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Advanced Factory method Design pattern

28 Aug

Factory Design Pattern tutorial with design diagrams and code examples.

Overview

  • Scenario.

  • Description of normal factory method.

  • Description of extended factory method.

  • Design diagram of extended factory method.

Scenario

Think of a situation where you are asked to create a TOYOTA car. So you will happily finish your work by using “new” keyword as follows.

public abstract class Car {

public Car() {
}
public abstract String description();
}

Then there would be another request to create a BENZ car. So you would repeat the same procedure as follows.

But the problem arises when we need to create a HONDA car. Then we may use the same method as follows.

But as we can see we have to repeat the same procedure when a new car has to be created and this cause to change our core code frequently as requirements arise. So a better approach would be to provide a separate method to create the objects since these object creations might repeat many times in our code.

public class CarCreation {

Car myCar;
public Car createCar(String type){

if(type.equals("toyota")){
myCar = new ToyotaCar();
}else if (type.equals("benz")) {
myCar = new BenzCar();
}else {
myCar = new HondaCar();
}
return myCar;
}
}

Description of normal factory method

Here we have factored our code to a method and by this it will close the core code for modifications while keeping only this method to be exposed for changes. However, the best method will be to create a factory object out of this to keep this changeable part out of the core code. Therefore the factory method would be as follows.

public class CarFactory {

protected String type;
private Car myCar;

public CarFactory(String t) {
type = t;
}

public Car createCar(){

if(type.equals("toyota")){
myCar = new ToyotaCar();
}else if (type.equals("benz")) {
myCar = new BenzCar();
}else {
myCar = new HondaCar();
}
return myCar;
}
}

And the factory will be addressed at the run time as follows to retrieve the appropriate object via passing out parameters to factory.

public static void main(String[] args) {
Car car;
CarFactory carFactory = new CarFactory("toyota");
car = carFactory.createCar();
car.description();
}

As you may have already noticed all the cars (TOYOTA, BENZ and HONDA) are of “Car” type. Therefore we can provide an abstract Car class to impose constrains to keep all car types under same constrains. Abstract Car class can be initialized as follows.

public abstract class Car {

public Car() {
}
public abstract String description();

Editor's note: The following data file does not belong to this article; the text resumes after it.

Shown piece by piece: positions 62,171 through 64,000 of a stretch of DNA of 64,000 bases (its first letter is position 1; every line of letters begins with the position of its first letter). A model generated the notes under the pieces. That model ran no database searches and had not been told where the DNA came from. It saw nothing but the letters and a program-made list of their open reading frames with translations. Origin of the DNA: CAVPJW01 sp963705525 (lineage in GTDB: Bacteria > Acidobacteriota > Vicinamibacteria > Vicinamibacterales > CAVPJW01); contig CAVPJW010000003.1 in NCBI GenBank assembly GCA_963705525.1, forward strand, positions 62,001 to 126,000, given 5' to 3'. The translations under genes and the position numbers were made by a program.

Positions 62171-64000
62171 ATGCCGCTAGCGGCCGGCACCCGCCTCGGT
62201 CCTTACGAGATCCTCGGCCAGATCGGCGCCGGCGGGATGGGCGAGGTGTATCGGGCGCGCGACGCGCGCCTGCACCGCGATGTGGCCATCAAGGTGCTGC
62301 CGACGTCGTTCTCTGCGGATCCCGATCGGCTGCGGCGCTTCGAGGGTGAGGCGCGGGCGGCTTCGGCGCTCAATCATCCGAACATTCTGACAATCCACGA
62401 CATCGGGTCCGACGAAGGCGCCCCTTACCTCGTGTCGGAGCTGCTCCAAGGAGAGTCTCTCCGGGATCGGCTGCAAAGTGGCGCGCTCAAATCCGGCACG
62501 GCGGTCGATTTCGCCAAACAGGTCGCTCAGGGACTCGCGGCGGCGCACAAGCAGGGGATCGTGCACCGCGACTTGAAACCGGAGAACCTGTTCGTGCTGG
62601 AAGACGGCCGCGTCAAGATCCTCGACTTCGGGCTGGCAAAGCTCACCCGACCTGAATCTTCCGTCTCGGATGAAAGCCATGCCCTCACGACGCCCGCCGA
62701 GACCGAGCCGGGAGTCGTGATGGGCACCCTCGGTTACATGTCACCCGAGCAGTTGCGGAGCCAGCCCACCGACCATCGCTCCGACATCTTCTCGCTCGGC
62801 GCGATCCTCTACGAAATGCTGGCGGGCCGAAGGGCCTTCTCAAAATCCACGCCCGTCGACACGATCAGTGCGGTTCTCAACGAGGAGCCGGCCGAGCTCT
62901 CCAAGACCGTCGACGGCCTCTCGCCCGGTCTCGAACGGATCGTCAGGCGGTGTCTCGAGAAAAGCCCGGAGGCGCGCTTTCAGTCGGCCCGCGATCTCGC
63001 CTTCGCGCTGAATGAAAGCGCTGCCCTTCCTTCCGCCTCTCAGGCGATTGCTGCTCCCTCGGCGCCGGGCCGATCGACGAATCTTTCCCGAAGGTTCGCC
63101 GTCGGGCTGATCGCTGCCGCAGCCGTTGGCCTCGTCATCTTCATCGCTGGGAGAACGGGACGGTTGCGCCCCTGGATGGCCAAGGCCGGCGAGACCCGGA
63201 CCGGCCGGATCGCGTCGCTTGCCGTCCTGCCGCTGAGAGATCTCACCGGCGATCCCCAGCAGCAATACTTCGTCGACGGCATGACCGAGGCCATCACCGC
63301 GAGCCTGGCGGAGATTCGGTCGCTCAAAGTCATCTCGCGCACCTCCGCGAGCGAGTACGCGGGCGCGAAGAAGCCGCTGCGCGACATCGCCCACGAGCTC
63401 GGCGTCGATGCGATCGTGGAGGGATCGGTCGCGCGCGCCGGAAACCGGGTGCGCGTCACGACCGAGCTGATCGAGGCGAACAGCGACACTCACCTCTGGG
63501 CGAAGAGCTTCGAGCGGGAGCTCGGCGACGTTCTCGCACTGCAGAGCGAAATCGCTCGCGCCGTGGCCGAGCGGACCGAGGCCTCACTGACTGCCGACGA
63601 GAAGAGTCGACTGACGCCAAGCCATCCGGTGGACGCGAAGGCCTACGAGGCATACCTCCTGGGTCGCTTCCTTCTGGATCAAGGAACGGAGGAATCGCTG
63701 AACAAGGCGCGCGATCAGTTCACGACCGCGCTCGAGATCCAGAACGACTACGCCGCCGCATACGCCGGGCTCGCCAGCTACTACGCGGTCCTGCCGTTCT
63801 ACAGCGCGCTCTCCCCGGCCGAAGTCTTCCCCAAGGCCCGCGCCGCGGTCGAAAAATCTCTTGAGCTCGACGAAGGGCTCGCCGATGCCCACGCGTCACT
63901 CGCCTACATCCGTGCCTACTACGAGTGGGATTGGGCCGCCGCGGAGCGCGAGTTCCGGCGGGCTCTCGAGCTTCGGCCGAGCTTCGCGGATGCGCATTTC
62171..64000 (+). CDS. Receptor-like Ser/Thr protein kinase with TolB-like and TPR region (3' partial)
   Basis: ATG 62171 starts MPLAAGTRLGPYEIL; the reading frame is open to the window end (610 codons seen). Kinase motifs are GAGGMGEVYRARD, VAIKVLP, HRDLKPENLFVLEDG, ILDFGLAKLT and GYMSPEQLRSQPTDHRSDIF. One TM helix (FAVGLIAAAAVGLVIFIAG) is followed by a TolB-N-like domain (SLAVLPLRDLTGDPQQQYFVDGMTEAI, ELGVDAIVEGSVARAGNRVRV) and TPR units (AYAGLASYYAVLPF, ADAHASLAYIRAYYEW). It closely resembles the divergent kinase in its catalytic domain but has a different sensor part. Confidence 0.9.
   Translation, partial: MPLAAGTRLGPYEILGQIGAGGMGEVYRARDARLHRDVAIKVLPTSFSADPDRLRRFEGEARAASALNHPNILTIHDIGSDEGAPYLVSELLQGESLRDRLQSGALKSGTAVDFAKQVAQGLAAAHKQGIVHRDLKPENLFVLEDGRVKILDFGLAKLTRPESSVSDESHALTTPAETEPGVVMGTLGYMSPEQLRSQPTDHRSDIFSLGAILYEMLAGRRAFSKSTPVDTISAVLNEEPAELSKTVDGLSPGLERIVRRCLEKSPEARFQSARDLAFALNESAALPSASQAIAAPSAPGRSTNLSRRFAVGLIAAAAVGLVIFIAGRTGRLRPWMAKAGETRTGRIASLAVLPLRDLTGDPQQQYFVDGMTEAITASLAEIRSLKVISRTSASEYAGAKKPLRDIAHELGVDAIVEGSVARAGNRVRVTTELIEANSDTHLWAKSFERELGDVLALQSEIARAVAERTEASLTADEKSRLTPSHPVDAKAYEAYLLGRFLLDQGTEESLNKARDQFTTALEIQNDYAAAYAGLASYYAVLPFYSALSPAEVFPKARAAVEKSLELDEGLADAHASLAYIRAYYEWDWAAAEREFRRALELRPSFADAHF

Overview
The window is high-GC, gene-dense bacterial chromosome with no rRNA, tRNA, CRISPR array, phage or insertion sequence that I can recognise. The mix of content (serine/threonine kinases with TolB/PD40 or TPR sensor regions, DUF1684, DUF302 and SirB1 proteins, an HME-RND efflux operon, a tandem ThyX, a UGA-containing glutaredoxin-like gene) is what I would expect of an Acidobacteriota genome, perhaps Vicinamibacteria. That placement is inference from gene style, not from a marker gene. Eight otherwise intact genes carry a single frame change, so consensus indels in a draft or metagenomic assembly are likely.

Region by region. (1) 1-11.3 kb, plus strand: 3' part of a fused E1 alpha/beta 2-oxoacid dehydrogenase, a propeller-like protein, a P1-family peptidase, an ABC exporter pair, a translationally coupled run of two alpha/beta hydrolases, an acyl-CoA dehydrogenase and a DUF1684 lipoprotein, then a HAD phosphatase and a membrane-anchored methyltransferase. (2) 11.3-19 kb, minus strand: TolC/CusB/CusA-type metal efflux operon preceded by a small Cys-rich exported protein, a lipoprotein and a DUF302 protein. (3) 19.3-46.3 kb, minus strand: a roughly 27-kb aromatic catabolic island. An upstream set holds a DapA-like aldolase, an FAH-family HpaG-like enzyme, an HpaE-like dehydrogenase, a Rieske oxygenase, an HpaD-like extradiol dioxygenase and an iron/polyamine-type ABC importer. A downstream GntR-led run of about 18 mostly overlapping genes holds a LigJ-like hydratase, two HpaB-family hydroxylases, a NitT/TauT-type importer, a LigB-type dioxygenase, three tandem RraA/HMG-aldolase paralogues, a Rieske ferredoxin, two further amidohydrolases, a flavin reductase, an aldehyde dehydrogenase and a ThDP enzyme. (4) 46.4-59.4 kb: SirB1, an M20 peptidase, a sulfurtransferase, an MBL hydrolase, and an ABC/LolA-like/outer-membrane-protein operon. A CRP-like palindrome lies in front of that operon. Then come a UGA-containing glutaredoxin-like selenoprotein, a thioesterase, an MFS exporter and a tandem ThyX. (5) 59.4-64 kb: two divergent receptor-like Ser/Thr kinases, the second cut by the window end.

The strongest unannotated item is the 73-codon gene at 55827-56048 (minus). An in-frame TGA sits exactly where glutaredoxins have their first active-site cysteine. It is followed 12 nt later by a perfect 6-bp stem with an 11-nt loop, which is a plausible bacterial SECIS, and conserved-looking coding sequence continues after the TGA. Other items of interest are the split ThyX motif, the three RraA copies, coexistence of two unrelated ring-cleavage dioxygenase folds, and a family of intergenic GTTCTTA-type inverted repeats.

}

Therefore the concrete Car classes will be forced to follow a common structure as follows.

public class ToyotaCar extends Car{

@Override
public String description() {
return "TOYOTA";
}
}

The described Factory method can be displayed as follows;

Description of extended factory method

Ok, Now we are done with the factory method and we are having a factory and abstract Car class which will be sub classed to produce various cars from the factory as requested by the user at run time.

But wait What if there is a different user who needs a specialized car like a bullet proof vehicle. It’s obvious we can’t use the same factory to produce different cars so we need to go for a different factory. But anybody can come up with different kinds of factories having different skeletons.

And Java comes with various factory objects. Following is an example.

try {
XMLReader myReader = XMLReaderFactory.createXMLReader();
} catch (SAXException e) {
System.err.println(e.getMessage());
}

Is this the way we should impose a programmer to continue? Definitely not, that’s why we should take the design for a higher level. Because main goals of design patterns are to allow the code for extendibility and closed for modifications. Therefore we may provide an abstract Factory Class while providing the programmer to build factories as their wish while imposing a skeleton to work with. And the abstract Class will look as follows.

public abstract class AbstractCarFactory {

public AbstractCarFactory() {

}
protected abstract Car createCar(String type);

}

So this extended factory design method will allow programmers extra layer to work with allowing the code for extensions.

public class extendedCarFactory extends AbstractCarFactory{

protected String type;
private Car myCar;

public extendedCarFactory() {}

@Override
protected Car createCar(String type) {
if(type.equals("toyota")){
myCar = new ToyotaCar();
}else if (type.equals("benz")) {
myCar = new BenzCar();
}else {
myCar = new HondaCar();
}
return myCar;
}
}

We will craft the architecture by providing the abstract classes indicated in red color with special methods as described earlier. And the programmer will be provided the capability to acquire different car objects using the factory they created by sub classing the provided abstract factory class.

Design diagram of extended factory method

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2 Comments

Posted by on August 28, 2012 in Design patterns, Java

 

Tags: , ,

2 responses to “Advanced Factory method Design pattern

  1. Chathu

    August 28, 2012 at 11:24 am

    Nicely explained :) kep it up !

     

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